Wednesday morning, we loaded the dogs in the car for a jaunt back down to Monument—a thousand feet away in altitude, but a three-hour drive in distance. The tough part about moving far, but not very far, from our old home is that we think we can “run errands.”
Driving past the glittering waters edged in crystalline pines, we could have been the sole survivors on a peaceful morning, years after an apocalyptic event traveling on horded fossil fuels. We were insular, music and each other. Who needed the world?
In the first small town, a few cars passed from the other direction, and we stopped for lattes. Berthoud Pass bridged us to the other world—I-70, brake lights, a downhill slide into the murky inversion layer smothering Denver.
By the time we were surging, rubber band snaps of start and stop outside of Castle Rock, I realized I was seeing my former life through new eyes. Mt. Herman was a gentle slope and Pikes Peak was rounded majesty like a chubby cousin to the sharp crags surrounding our new home.
The landscape that had once opened my heart, this time, seemed like a perfect picnic, a cornucopia of verdant plenty, overrun by ants. I couldn’t know that my sustained, if very short, sojourn in a little more rural and rugged part of Colorado would have this effect on me.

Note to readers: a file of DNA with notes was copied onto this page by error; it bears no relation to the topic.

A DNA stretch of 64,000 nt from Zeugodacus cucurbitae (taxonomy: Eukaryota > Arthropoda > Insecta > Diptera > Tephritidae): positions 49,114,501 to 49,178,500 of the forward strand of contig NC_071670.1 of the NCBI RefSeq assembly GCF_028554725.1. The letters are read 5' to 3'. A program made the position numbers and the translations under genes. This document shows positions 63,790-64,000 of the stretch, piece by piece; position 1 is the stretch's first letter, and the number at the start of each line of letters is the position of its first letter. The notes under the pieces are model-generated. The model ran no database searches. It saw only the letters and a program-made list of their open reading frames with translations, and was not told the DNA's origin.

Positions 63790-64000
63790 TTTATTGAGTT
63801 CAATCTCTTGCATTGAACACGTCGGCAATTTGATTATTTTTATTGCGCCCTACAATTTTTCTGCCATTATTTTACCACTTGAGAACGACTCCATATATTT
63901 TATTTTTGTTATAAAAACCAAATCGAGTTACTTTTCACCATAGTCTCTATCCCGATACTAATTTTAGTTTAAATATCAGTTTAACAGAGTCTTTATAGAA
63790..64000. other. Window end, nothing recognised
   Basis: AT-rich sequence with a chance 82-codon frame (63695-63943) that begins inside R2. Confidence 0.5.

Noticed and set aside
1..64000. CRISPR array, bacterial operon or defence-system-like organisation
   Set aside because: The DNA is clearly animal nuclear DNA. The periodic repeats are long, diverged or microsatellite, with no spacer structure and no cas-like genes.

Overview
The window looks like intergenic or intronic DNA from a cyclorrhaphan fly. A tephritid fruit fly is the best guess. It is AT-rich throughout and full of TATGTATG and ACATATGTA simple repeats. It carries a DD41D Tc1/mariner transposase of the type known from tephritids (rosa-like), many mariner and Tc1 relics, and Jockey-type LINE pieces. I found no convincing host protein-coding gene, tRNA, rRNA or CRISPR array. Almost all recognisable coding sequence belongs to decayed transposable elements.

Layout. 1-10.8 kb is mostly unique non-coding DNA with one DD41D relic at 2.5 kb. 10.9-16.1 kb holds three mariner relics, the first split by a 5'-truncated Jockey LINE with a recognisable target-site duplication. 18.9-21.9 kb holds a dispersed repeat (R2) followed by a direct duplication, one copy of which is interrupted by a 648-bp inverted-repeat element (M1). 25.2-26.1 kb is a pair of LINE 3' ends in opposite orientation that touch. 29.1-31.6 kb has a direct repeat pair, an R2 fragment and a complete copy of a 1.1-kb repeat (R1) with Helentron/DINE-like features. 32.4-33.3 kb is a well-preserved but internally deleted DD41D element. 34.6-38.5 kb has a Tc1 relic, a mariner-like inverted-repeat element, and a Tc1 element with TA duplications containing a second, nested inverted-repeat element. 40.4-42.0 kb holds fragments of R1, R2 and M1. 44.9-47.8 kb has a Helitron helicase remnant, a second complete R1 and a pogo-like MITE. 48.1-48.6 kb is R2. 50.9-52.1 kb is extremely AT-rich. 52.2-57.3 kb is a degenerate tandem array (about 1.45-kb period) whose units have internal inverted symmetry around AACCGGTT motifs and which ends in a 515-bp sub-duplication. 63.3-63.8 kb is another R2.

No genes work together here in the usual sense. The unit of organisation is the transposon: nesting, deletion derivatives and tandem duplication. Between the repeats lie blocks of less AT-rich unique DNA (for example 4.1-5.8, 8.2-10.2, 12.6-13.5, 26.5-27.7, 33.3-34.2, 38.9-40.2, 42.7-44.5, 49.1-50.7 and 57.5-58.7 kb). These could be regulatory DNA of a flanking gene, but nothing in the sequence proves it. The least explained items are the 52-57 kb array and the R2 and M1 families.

The traffic was the defining difference. Despite the contrasting blue skies, strutting elk, and pine-lined trails of my new home, it was the presence of all the cars, not the absence of these finer points of beauty, that did me in back on the Front Range.
The flow of driving runs its own narrative, a fiction formed by the non-fiction around us. When the white Volvo held up six cars behind it, I imagined how her small world was, and surely more important than the thirty people involved in the small drama playing out in two northbound lanes. The little Subaru Impreza that tortoise and hared around us with disregard for safe space was also oblivious to the rest of us, texting and driving her way for 45 miles of our journey. In the absence of parallel driving at my new home in the high country, I had forgotten how much we, as modern humans, only care about ourselves. Everyone else should bend to our wishes. People aren’t less selfish up here, I just don’t witness that self-centeredness on a daily basis.
Now I wait for the fiction that unravels from full-moon nights laced with gliding deer and hung with lingering coyote howls. I wait for the breathless moment when a stand of trees unbends into the regal step of a bull elk or the transformation when river willows raise their branches and become the massive-palmed, knob-kneed, awkward-grace of a moose. I wait until the automobile river becomes full light-years away.